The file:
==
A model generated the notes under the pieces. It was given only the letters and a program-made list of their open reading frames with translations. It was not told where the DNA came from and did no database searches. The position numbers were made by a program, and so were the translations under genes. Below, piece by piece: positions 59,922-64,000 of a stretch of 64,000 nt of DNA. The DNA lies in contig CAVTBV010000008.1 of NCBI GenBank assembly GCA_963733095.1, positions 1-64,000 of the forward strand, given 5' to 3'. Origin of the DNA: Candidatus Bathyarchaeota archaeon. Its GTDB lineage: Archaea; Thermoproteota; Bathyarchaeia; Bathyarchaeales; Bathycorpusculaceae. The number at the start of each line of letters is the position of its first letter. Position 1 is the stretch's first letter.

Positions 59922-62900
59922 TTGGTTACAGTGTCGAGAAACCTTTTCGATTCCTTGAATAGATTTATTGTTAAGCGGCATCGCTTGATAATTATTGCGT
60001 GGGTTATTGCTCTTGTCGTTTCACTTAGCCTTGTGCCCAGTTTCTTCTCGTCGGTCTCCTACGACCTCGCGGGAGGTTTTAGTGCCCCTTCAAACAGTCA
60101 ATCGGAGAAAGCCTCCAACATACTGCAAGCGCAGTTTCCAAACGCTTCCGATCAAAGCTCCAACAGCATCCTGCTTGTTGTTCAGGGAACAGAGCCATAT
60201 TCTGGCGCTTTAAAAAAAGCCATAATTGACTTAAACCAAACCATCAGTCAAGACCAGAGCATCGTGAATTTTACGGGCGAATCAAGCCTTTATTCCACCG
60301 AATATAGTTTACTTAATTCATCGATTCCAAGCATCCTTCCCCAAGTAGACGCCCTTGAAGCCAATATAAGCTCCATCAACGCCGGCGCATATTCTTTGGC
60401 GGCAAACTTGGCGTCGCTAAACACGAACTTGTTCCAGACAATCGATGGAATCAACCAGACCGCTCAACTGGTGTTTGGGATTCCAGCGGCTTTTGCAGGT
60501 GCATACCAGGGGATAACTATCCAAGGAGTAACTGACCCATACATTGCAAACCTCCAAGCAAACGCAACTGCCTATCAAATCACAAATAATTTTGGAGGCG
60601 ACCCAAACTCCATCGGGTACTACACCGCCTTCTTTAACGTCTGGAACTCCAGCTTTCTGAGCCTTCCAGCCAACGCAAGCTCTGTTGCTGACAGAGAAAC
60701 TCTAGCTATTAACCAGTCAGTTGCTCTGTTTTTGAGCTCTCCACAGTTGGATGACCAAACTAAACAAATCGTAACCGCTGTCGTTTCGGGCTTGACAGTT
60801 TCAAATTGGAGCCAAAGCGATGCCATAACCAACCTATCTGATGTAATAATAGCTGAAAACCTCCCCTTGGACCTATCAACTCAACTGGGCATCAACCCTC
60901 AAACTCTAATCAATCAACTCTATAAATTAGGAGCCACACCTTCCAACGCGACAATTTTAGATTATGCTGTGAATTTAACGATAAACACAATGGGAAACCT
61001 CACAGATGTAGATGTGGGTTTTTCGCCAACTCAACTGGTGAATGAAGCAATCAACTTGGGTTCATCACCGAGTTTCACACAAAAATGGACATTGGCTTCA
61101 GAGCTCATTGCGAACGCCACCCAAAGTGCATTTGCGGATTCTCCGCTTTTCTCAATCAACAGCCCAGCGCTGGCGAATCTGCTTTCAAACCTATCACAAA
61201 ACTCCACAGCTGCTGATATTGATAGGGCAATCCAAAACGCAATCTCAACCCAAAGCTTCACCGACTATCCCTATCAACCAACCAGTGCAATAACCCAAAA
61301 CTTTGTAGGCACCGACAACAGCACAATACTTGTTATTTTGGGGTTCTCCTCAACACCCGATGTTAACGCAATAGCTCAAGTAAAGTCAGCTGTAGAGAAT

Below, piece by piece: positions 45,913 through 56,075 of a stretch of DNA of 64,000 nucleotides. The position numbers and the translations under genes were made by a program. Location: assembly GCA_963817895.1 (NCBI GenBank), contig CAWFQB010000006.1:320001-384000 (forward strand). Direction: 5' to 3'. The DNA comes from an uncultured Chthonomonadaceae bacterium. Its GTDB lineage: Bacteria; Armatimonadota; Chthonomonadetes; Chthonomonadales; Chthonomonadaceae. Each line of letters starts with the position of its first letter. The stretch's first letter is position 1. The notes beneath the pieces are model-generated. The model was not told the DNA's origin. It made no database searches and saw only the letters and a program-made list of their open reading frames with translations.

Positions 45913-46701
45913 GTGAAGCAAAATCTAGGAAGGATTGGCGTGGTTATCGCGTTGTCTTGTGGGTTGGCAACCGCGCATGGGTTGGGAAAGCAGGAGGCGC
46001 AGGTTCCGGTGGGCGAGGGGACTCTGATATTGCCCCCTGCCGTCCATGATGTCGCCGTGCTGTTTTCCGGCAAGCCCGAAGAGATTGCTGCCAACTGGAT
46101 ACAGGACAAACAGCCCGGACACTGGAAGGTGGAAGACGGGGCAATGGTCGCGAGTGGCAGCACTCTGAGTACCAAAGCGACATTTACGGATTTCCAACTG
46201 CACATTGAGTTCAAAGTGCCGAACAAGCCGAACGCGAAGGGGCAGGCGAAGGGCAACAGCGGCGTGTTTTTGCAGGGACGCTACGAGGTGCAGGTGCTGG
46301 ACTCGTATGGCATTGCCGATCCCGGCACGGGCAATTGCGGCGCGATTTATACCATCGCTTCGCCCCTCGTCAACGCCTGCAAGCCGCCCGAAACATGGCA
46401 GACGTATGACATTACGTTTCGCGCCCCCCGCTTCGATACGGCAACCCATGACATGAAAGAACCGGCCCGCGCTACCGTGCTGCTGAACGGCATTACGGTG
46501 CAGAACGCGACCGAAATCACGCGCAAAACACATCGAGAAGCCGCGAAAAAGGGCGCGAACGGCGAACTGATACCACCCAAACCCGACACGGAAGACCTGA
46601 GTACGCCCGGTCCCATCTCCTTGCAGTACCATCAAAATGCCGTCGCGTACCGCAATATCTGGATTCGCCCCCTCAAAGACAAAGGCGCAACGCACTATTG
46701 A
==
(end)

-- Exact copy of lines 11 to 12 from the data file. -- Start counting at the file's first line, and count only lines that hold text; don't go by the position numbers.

60701 TCTAGCTATTAACCAGTCAGTTGCTCTGTTTTTGAGCTCTCCACAGTTGGATGACCAAACTAAACAAATCGTAACCGCTGTCGTTTCGGGCTTGACAGTT
60801 TCAAATTGGAGCCAAAGCGATGCCATAACCAACCTATCTGATGTAATAATAGCTGAAAACCTCCCCTTGGACCTATCAACTCAACTGGGCATCAACCCTC